They truly look like wonder women. Pregnant Natalie Portman, Emma Stone, Amy Adams, Lupita Nyong'o, Ruth Negga, sisters Dakota Fanning and Elle Fanning, Dakota Johnson, Greta Gerwig, Aja Naomi King and Janelle Monáe are the stars of Vanity Fair's 2017 Hollywood issue, and the cover is nothing short of glamorous. Wearing hues of pink, gold and red, the A-list stars stare deadpan into the lens of famed photographer Annie Leibovitz's camera, proving that they really are the women running Hollywood. Just take a look at the statistics: among the 11 cover stars are 12 Oscar nominations and two wins. Three of this year's Best Actress nominees—Stone, Portman and Negga—are »
The nominations for the 89th Academy Award nominations elicited joy from nominees around the world. You can catch up with the nominees here, but don’t forget to check out their reactions below.
“Being recognized this way by the Academy is a huge honor. I feel very lucky I got to make this personal film, that it’s resonated with people is very meaningful to me. My script would not be anything without the miraculously talented Annette Bening at its heart, and Elle Fanning, Greta Gerwig, Billy Crudup and Lucas Zumann, all of whom brought the words and ideas to life with so much love and intelligence.
- Gregory Ellwood
Directed by Todd Solondz.
A sprightly dachshund provides the connecting link between four tales of e/ccentricity, disenchantment and dysfunction.
A Weiner-dog (or sausage dog in the UK) is another name for a dachshund, and the variously monikered creature is the common feature in this anthology film of four overarching chapters. Brought to the screen by indie-stalwart Todd Solondz, known for acerbic dark comic dramas Welcome to the Dollhouse and Happiness, Wiener-Dog is an oddly unfulfilling affair. Given the themes of depression and disillusionment, this is not entirely surprising, but the project also has the sense of being slightly under-cooked. Without giving too much away, for many the ending will leave a bitter taste, which again, is not too much of a surprise given Solondz’s previous work. It also leaves »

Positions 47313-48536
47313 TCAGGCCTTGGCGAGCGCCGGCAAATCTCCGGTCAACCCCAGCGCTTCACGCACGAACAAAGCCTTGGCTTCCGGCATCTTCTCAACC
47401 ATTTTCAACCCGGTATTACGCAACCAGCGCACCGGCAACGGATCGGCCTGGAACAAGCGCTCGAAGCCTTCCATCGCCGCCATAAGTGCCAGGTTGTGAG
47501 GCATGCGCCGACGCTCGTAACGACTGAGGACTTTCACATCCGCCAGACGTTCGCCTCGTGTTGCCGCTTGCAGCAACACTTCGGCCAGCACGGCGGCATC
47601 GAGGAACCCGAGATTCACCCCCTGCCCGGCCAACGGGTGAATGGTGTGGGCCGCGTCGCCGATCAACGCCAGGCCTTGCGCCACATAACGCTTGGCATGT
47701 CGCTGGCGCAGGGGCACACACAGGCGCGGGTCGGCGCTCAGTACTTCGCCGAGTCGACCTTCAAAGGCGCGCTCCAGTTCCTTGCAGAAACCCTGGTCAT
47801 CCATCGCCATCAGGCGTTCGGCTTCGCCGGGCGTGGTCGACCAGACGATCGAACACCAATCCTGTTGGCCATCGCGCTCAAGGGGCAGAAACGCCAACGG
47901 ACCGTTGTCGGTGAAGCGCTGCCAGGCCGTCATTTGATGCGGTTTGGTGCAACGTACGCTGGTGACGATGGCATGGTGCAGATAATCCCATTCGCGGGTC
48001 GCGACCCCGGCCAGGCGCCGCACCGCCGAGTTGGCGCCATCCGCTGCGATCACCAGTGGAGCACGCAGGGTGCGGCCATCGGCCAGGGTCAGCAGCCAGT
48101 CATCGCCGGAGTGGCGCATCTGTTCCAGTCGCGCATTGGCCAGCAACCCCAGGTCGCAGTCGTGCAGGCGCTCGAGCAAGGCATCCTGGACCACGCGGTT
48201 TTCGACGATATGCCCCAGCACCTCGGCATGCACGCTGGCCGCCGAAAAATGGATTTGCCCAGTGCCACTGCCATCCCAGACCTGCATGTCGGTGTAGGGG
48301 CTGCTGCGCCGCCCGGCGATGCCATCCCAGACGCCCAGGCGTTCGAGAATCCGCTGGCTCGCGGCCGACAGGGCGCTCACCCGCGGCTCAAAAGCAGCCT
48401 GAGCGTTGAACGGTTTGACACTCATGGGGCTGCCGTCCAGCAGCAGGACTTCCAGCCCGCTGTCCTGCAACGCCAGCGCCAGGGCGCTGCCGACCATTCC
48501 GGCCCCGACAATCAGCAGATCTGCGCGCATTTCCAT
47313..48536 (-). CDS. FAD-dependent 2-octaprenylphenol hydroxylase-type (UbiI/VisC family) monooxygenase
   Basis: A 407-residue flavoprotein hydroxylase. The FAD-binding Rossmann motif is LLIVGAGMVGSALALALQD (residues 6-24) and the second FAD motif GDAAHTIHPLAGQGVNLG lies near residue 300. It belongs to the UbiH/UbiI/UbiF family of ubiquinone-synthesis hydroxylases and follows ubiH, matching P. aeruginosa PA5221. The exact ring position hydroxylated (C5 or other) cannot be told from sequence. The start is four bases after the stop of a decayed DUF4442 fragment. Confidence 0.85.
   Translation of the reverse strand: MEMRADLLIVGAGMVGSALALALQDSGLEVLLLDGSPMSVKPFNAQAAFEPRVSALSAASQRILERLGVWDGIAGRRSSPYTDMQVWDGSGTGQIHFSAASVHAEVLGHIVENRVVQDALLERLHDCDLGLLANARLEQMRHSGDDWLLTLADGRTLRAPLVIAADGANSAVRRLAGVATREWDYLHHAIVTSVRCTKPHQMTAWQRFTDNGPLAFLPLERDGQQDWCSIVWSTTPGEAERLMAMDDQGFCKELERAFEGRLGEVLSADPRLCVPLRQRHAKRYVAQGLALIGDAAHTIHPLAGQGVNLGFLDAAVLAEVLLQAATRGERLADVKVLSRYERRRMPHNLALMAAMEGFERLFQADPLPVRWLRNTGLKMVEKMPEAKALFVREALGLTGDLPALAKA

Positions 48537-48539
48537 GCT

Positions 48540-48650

- Robert W Monk
"He talked about you all the time," Bening said with a smile during an appearance on Friday's The Ellen DeGeneres Show.
DeGeneres noted that Beatty's crush was "fruitless," to which Bening playfully replied, "I didn't want to share that with him."
The 58-year-old actress also dished on the couple's upcoming 25th wedding anniversary, revealing why her husband is better at buying presents.
"I'm easier to buy gifts for," she said, sharing that the first anniversary present that she received from Beatty was a "beautiful wishbone pin."
"Our house was damaged very badly in the ’94 [Northridge, California] earthquake, in fact it was destroyed, and I lost the pin," Bening recalled. "One day, maybe »
Oscar predictions are already up for Best Supporting Actress.
Will Greta Gerwig read good news or bad next week?
If there's a sudden shift look for either Greta Gerwig or Janelle Monae to spoil... or enliven the party, depending on your preferences. "Spoiler" is such a weird word in this context, no? Regardless, it will be a good year for the Academy in Supporting Actress with all seven of those performances that ranging from quite good to phenomenal; we'll take it!
But it's not my personal ballot and that's not only because I consider Viola Davis a lead in Fences (I realize others feel differently). Three of those names above, however, do make my personal list. The two I'd like to add to the mix are Riley Keough, »
- NATHANIEL R
In this deliciously melancholy and offbeat indie comedy, iconic director Todd Solondz resurrects Dawn Wiener, the awkward lead from his 1995 breakout hit Welcome To The Dollhouse, to deliver one of his funniest films to date. Here played beautifully by Greta Gerwig, Dawn appears in just one of four interlinked stories of American life that connect an affluent suburban family, a frustrated screenwriting teacher, an elderly depressive and Dawn herself. A bracingly funny, often moving film, Wiener-Dog sees Solondz tackle typically bold and tricky themes with caustic wit and shrewd observation – and better yet, he does so with the generosity and optimism to ultimately let the dog steal the show.
Please note: This competition is open to UK residents only
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This weekend, you can see a good movie for an even better cause.
Thanks to the studio behind 20th Century Women, A24, a portion of ticket sales from the movie’s opening weekend will benefit Planned Parenthood, an organization that played a surprisingly big role in the film’s development.
The film, loosely based on childhood of its director, Mike Mills, tells the story of a boy growing up in the 1970s whose mother, played by Annette Bening, seeks the help of two other women, played by Greta Gerwig and Elle Fanning, to raise her son.
In the special featurette above, »